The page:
Thursday, 23 February 2012

Turn on, Tune In, Opt out.

It’s funny to me how many times I act in the way I do because of social pressure.  I long ago stopped thinking I could actually Drop Out of being a social animal, because other humans had pretty well locked up the habitable areas of the planet by the time I arrived, so to survive as a recluse seemed a very ambitious move.

The ‘hermit in a cave’ model works better if you have a society who feels it a duty, or perhaps consider it a valuable investment in their karma (say) and a privilege, to provide you with the basics.

So although we can rarely completely separate ourselves from the human community, we still retain some options within those parameters. 
They forced free milk on me as a child in post-war Britain, even if it made me feel ill. Nowadays I would be considered lacto-intolerant, and offered an alternative.   Many people do opt out from what many others consider ‘staple foods’ – Coeliacs can’t tolerate grains (no bread or beer), diabetics have to avoid sugar, we have now identified all kinds of allergies to nuts, strawberries, etc  and encourage people to opt out of them. 

As a child people considered me very odd, growing up as a vegetarian, The first veggie restaurant I remember had the name "Cranks" (which gives you a clue). Most people in the UK in The Fifties still associated that diet with strange belief systems, or sentimentality – although the ecological virtues of a smaller meat intake have started dawning on many, now.  More people adopt it for a while, but it still strikes many people as odd.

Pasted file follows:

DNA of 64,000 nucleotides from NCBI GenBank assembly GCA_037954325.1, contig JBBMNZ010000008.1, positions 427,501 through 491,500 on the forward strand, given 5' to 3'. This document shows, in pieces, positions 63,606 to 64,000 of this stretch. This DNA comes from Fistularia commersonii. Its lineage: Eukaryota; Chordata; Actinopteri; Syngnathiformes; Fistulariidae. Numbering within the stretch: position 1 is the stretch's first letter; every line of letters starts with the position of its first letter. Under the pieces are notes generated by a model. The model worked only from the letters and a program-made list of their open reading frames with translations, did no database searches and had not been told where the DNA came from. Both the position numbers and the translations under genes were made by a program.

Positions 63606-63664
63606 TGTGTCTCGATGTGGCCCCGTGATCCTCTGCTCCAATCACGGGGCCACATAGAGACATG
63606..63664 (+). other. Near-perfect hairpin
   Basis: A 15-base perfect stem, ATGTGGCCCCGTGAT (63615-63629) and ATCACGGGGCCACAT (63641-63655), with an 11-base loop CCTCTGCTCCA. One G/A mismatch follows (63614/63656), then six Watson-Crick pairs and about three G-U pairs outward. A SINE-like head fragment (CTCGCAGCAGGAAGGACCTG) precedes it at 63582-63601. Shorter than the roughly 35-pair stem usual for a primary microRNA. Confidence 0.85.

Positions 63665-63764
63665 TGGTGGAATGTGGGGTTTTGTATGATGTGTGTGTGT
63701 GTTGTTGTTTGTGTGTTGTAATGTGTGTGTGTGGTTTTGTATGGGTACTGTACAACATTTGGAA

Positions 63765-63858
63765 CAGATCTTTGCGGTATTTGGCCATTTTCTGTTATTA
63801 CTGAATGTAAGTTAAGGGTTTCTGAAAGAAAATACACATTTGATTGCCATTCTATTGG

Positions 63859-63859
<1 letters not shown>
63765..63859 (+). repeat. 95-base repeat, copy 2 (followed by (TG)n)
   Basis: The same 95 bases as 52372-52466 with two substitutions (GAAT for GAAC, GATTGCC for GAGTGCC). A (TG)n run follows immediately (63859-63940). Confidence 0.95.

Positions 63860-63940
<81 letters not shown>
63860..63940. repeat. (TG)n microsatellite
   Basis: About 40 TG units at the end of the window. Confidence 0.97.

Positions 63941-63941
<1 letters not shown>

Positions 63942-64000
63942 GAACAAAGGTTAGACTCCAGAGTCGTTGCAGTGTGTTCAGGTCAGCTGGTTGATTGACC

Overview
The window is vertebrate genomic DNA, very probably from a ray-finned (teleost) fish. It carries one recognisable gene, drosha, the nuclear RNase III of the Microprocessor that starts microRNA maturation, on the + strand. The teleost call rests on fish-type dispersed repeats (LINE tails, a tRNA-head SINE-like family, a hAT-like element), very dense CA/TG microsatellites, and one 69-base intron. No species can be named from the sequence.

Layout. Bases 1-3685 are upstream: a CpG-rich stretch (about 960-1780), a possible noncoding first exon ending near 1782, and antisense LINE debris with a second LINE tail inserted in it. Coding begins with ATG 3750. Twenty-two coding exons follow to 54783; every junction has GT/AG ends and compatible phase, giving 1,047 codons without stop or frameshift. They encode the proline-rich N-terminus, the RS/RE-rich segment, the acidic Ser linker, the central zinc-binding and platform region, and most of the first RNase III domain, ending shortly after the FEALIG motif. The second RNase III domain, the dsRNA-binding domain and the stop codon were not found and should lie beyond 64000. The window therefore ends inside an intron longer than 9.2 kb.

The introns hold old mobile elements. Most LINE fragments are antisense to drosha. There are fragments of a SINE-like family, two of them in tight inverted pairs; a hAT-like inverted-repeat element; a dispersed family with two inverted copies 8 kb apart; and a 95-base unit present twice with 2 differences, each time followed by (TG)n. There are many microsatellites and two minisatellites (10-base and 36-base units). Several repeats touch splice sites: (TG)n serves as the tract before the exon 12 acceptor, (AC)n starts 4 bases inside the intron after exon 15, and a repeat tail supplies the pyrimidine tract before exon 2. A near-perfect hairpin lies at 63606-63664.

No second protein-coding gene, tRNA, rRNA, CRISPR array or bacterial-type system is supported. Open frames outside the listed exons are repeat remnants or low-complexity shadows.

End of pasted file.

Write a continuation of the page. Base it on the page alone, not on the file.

I opted out from meat, early on, and stayed that way.

It made it easier when I later decided to avoid sugar.  In spite of the social pressure to indulge a sweet tooth at (for instance) Christmas time.

Similarly, I opted out of credit/debt as an approach to money.  I found, early on, that I couldn’t avoid negotiating for food and shelter with the humans who got here first, and had staked their claim, but I tried to stay in a cash economy (or trading 'in kind') so as not to find myself obligated, addicted or enslaved.   My ‘voluntary poverty model’ did not extend to the minimalism of a Buddhist monk, but only because such a social option did not seem to exist at the time (I had no desire to become a Christian monk!) This did keep me out of property owning, however.

I also opted out of car ownership (although cars were not considered a universal necessity in my childhood). As I grew up, they became harder and harder to avoid.  This did create some restrictions in my lifestyle, my working opportunities, etc – but I stick to it as a choice (option).

I don’t opt out of all progress, developments and luxuries. I feel like a relatively early uptaker for internet and computers.   We all choose the places where we make a stand against the common herd, and all draw the line in different places.

The important thing, to me, is having the right, and the will, to actually choose how you want to spend your time, where you want to invest your energy, and what you consider unnecessary (or even harmful).

Turn on, Tune In, Opt OUT.

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